Bullying in schools - New Law comes into force from September 2021Posted in : Quarterly Education Law Updates on 16 June 2021
Paul Upson is an Associate Director at education law specialists, Napier Solicitors. In this Quarterly Education Law Update, he looks at new statutory provisions in relation to bullying in schools.
The Addressing Bullying in Schools Act (Northern Ireland) 2016 (“the Act”) comes into force on 1 September 2021.
Section 1 of the Act sets out a legal definition of bullying. Sections 2 and 3 of the Act deals with the duty of the Board of Governors (“the Governors”) to secure measures to prevent bullying; and the duty to keep a record of incidents of bullying (or alleged bullying).
The Department of Education has published Statutory Guidance for Schools and Board of Governors in relation to the Act (“the Statutory Guidance”).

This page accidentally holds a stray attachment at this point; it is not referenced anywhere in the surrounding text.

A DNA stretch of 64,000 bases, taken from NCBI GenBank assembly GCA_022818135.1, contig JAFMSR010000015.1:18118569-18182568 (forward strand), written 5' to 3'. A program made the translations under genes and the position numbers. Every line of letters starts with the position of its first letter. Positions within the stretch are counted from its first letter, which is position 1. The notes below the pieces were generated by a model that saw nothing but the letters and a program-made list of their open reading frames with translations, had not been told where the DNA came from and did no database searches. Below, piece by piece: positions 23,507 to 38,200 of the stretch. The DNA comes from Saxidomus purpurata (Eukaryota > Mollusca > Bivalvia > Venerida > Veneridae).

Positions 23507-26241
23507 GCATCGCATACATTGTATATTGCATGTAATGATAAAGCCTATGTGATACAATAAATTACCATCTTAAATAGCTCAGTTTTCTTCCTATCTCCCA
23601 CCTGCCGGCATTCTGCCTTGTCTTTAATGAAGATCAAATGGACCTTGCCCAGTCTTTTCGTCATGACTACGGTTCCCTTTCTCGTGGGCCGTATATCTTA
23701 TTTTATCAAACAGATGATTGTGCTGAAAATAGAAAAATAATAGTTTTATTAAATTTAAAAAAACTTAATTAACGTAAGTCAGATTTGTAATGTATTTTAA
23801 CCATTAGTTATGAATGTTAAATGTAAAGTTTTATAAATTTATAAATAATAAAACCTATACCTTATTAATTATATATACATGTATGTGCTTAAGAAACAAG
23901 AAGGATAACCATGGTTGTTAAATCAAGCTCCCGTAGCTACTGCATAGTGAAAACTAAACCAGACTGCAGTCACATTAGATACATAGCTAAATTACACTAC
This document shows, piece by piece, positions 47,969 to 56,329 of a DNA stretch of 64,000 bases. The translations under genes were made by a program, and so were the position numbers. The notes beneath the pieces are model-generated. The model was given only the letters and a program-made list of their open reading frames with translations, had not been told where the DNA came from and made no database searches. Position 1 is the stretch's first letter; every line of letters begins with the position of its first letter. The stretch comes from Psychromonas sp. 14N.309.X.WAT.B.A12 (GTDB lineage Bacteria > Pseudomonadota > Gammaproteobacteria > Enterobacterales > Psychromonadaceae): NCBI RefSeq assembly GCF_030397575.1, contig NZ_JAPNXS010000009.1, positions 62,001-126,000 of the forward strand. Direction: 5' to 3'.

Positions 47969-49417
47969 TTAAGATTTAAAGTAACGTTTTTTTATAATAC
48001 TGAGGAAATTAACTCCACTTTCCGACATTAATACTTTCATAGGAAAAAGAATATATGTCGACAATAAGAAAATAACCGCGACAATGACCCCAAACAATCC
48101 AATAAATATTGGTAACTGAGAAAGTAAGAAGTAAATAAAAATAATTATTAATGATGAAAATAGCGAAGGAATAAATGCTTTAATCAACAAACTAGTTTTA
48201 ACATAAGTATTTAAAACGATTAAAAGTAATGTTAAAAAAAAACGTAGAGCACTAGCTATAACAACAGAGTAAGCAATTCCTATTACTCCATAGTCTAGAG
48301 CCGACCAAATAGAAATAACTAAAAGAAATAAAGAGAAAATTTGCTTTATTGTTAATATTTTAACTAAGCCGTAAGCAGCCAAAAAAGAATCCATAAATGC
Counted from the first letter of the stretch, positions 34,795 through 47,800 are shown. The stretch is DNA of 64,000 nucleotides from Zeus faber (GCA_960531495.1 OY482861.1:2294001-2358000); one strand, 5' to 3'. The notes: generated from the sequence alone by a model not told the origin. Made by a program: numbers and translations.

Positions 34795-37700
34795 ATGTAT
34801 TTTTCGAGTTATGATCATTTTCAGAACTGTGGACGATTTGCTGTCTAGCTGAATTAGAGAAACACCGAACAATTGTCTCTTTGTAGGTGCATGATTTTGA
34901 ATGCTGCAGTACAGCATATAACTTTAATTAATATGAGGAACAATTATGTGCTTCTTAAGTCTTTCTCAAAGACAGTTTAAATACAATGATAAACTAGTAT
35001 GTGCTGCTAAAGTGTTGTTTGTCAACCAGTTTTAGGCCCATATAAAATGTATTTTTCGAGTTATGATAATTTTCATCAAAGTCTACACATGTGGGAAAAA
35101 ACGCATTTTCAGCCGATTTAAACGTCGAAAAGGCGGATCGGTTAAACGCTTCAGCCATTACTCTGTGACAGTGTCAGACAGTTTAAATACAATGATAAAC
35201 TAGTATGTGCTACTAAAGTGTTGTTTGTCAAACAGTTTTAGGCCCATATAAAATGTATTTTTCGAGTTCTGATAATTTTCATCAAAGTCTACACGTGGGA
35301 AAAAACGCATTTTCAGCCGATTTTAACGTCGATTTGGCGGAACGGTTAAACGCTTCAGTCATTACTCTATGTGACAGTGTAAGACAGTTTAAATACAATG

What is bullying?
Definition of bullying
Section 1(1) of the Act sets out the relevant definition of bullying:
In this Act “bullying” includes (but is not limited to) the repeated use of –
a) any verbal, written or electronic communication,
b) any other act, or
c) any combination of those,
by a pupil or a group of pupils against another pupil or group of pupils, with the intention of causing physical or emotional harm to that pupil or group of pupils.
Potential methods of bullying
The potential methods of bullying are widely defined. The Statutory Guidance suggests that the reference to verbal, written or electronic communication could include saying, writing or using online contact and platforms to:
- say mean and hurtful things to, or about, others;